This has been a great quarter. Setting priorities for just 3 things has made all the difference!
Those three things were:
- Identity Work
- Community Building
A Look Back
I’ve been doing a lot of reading this past quarter about race and racism with a specific focus on the Asian American experience. Here are some of my insights and reflections:
- Race is a social construct and the racialization of minority groups have caused a vicious cycle where the negative effects of racialization are used as justification for racialization. At the same time, racialization is a tenuous thing, because reasonable people interacting across lines of difference will come to the conclusion that race is just a social construct. I knew this already, but it’s good to revisit, especially the part that gives hope!
- International relations has huge influences on domestic policy. For example, Chinese and Japanese immigrants were treated differently in the late 1800s because Japan was considered the more formidable nation. While the Chinese were largely banned from immigrating, the Japanese, though still limited, were allowed to bring their families over. I wonder how International Relations are shaping policies now.
- The Asian American identity was largely forged by 3rd generation immigrants. After the Immigration Act of 1965 though, first-generation immigrants arrived again with greater ties to their countries of origin so the Asian American population in the US became more diverse again in language / culture leading to separation. This makes me think that we’re on the cusp of forging an Asian American identity again in the US. We’re 50 years past the Immigration Act, which means we’re into the 2nd/3rd generation of Asian American immigrants in this new wave.
- The extent of European colonization is massive. I was shocked by how little of the world was never colonized. This history goes a long way towards explaining why white supremacy is so pervasive the world over.
- U.S. Border Patrol was initially founded in 1915 to prevent Chinese undocumented immigrants after they were banned by the 1882 Chinese Exclusion Act. Asian immigration only increased after the Immigration and Naturalization Act of 1965 was passed, though this increase was really a result of unintended consequences. When signing the act into law, President Lyndon B. Johnson said that the act “is not a revolutionary bill. It does not affect the lives of millions….It will not reshape the structure of our daily lives or add importantly to either our wealth or our power.” He was so, so wrong. Knowing that immigration policy has historically been used to exclude and exploit helps me put our current immigration crisis in context.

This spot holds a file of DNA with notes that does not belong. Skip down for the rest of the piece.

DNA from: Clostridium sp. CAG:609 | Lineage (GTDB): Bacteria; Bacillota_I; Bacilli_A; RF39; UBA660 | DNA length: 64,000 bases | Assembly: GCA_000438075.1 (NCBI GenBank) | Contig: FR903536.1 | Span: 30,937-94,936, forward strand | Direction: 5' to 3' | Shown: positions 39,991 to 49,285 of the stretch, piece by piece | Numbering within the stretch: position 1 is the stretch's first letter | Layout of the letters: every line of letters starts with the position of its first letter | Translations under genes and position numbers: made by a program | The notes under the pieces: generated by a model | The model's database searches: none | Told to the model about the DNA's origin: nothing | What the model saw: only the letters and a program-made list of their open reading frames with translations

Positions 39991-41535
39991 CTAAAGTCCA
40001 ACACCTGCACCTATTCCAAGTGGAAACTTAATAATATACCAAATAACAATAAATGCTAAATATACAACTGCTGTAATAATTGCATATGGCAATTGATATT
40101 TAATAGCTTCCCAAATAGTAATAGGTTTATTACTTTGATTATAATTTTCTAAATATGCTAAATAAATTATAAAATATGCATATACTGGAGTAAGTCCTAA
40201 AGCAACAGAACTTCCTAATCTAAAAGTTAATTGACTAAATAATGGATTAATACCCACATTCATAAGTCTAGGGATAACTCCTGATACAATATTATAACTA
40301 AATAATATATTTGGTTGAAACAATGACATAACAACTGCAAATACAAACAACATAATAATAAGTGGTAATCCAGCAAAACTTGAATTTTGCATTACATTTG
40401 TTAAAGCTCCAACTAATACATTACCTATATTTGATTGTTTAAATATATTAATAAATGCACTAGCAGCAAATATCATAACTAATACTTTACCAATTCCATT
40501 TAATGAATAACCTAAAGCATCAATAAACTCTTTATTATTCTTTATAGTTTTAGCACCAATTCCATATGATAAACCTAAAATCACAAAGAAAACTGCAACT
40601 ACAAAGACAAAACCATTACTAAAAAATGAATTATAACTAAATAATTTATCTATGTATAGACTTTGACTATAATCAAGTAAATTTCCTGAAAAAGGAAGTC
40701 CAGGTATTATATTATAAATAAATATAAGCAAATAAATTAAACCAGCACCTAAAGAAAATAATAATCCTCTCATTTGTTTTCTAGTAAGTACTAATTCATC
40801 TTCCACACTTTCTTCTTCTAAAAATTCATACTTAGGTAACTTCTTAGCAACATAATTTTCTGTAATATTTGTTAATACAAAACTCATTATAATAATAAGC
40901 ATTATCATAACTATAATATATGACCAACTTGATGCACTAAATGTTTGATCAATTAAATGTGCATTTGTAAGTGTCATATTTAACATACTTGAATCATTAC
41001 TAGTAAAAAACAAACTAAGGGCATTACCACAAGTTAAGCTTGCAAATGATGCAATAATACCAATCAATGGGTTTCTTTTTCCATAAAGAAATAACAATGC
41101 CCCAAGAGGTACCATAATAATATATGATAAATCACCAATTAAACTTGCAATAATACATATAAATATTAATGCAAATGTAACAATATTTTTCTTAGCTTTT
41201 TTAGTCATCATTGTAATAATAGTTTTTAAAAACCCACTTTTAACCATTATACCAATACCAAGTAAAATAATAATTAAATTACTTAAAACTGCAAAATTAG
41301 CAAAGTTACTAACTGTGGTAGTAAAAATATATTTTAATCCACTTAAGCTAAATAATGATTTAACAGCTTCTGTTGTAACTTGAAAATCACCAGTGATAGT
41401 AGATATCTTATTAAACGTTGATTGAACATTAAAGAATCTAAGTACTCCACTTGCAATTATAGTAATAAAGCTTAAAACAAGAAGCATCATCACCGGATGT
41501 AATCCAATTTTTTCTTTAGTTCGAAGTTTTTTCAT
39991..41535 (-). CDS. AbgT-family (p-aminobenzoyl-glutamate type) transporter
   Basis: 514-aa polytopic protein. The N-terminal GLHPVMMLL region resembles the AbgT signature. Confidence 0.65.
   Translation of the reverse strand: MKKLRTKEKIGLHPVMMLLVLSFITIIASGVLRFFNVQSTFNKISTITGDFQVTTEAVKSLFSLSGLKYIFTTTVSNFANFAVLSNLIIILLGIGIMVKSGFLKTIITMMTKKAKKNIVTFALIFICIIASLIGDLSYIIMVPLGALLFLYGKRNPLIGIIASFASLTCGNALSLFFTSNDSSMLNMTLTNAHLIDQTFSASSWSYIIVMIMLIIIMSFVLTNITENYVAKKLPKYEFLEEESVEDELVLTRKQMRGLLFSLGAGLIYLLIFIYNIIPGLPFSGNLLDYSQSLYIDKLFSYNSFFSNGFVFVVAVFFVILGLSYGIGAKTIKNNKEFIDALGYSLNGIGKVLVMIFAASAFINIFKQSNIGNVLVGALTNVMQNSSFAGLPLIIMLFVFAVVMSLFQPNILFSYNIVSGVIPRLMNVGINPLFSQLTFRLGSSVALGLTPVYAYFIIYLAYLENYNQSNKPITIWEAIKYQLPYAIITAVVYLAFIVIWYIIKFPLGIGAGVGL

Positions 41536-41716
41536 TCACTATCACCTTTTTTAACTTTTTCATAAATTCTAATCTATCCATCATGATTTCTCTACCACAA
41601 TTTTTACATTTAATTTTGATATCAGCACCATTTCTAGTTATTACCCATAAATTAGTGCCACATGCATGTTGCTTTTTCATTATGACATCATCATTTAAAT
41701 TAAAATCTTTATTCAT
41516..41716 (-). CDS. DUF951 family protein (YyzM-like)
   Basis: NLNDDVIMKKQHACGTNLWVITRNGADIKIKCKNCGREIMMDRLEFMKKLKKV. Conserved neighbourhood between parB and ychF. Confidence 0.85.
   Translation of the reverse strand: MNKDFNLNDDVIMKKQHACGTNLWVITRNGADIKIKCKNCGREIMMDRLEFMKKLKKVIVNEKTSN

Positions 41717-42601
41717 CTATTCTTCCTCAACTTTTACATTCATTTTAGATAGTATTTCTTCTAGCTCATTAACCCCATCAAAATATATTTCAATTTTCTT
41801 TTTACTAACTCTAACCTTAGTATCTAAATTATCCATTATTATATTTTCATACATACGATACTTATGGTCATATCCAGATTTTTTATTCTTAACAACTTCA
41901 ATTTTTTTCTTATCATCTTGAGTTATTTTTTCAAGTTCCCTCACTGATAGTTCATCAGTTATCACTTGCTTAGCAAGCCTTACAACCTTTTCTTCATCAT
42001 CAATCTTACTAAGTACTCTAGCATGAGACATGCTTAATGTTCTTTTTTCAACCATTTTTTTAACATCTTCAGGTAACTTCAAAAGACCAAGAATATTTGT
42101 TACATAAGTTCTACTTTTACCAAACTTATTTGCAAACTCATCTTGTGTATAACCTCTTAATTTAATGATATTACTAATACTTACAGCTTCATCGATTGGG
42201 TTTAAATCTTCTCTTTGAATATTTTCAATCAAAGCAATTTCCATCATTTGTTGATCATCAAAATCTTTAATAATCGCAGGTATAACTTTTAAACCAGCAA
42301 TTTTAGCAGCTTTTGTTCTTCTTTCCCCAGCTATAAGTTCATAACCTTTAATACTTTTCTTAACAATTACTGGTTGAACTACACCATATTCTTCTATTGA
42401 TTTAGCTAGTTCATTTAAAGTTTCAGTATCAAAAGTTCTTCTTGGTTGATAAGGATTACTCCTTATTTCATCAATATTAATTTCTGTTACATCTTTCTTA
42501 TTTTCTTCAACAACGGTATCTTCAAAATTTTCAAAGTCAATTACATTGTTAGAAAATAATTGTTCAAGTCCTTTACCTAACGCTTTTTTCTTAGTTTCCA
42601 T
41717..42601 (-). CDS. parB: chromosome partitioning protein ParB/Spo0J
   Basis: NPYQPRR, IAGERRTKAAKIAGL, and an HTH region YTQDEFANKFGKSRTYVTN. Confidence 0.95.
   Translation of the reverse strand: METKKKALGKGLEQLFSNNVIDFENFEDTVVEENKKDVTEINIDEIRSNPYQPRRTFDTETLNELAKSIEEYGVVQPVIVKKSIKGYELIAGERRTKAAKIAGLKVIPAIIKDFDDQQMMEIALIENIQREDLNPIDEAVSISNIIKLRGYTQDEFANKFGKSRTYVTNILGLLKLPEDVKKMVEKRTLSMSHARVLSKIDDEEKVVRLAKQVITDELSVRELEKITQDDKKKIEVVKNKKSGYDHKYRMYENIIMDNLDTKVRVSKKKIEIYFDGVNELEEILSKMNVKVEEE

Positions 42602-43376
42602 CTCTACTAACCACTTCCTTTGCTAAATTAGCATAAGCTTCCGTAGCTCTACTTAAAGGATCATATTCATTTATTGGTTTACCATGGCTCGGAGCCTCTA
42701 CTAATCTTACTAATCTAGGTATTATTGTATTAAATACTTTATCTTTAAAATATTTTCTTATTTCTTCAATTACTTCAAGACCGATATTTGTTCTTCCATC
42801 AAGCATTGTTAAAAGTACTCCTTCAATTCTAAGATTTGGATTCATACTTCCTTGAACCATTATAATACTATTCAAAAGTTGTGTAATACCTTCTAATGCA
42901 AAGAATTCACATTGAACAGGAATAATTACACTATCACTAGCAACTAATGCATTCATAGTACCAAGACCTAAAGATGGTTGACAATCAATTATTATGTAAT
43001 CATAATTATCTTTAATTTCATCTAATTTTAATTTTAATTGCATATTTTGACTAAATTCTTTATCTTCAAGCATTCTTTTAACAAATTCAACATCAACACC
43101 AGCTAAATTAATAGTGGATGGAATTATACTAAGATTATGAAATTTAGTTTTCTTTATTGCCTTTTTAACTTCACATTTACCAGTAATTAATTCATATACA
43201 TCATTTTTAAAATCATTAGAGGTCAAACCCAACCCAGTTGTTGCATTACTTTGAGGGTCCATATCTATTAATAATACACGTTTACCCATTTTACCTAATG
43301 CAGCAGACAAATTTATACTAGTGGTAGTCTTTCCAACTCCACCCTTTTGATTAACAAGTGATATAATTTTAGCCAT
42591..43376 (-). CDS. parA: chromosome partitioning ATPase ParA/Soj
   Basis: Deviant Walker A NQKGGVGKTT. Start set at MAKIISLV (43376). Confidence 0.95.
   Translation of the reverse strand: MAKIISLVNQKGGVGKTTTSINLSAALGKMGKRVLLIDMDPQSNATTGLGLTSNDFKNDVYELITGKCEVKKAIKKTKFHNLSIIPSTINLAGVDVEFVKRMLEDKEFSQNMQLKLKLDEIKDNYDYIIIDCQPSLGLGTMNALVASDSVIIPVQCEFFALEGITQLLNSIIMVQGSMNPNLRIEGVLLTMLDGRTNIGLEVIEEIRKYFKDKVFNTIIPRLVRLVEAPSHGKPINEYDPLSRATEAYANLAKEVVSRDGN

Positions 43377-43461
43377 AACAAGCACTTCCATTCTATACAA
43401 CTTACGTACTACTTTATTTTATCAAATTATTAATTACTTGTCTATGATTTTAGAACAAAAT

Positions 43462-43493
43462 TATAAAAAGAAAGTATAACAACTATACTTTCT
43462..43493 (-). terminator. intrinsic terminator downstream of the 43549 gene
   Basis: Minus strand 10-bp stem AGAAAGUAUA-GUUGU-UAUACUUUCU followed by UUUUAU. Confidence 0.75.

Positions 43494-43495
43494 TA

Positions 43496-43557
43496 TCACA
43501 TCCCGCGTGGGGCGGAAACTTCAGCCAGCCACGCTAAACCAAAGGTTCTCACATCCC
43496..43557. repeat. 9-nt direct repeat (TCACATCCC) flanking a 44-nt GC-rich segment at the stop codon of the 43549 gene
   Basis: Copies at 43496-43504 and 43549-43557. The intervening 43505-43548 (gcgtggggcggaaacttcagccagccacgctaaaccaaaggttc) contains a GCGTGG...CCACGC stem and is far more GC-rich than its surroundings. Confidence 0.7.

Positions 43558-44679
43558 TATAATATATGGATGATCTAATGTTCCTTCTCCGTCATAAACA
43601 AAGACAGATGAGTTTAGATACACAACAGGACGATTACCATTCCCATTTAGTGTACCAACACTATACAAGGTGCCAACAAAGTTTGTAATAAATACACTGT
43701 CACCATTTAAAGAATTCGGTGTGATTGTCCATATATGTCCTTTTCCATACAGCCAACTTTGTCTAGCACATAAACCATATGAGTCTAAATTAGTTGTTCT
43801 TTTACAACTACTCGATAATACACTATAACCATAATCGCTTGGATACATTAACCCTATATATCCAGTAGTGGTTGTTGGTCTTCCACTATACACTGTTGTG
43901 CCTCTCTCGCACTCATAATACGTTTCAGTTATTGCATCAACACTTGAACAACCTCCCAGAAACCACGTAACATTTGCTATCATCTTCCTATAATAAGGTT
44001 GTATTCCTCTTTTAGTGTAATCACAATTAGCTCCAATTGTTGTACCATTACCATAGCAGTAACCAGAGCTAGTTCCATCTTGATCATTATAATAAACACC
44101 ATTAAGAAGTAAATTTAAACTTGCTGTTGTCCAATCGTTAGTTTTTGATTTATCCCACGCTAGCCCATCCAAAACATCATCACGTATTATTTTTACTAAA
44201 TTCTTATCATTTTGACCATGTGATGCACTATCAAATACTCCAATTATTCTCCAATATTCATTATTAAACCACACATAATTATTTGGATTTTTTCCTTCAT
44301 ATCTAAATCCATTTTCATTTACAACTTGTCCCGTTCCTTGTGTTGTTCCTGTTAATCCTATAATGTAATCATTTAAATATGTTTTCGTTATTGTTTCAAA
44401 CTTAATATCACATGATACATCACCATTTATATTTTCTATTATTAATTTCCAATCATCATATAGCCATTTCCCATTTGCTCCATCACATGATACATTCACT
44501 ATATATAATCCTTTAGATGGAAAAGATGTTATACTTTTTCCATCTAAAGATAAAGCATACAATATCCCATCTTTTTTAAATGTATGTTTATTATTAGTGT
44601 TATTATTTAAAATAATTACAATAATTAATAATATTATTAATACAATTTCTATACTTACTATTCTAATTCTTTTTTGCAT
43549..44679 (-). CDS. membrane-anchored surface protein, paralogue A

This reading has been very timely as school integration and desegregation efforts have received a lot of attention recently in New York City, particularly around efforts to integrate the city’s specialized high schools. In all this, I remind myself that we must work in allyship with other marginalized groups and not fall into the trap of thinking that we’re competing for scare resources and power, but rather that we’re jointly fighting to end white supremacy.
I’ve also begun to build a community of Asian American women that I can turn to for these discussions and for support. Pictured here are women who attended my first Asian American Women Leaders dinner! It was a night of conversation and good food.
Many thanks to Cat Uong for sending me readings and Yin Lin for co-hosting the Asian American Women Leaders’ dinner with me.
#NYCEDU has broken through to a next level of community. For those who are not familiar with the history of #NYCEDU, it’s origin was in the work I’ve done building New York City’s education entrepreneurship ecosystem. I saw the power of bringing educators, business people, develops, and designers together to solve problems in education that in new and innovative ways that would not have happened without the diversity in the room, the leadership of those closest to the problem, and the space to create. However, two years ago, I realized that supporting education entrepreneurship in the tech world was not enough. As a community, the education technology world has not yet pushed significantly into the world of policy, of anti-racism, of equity.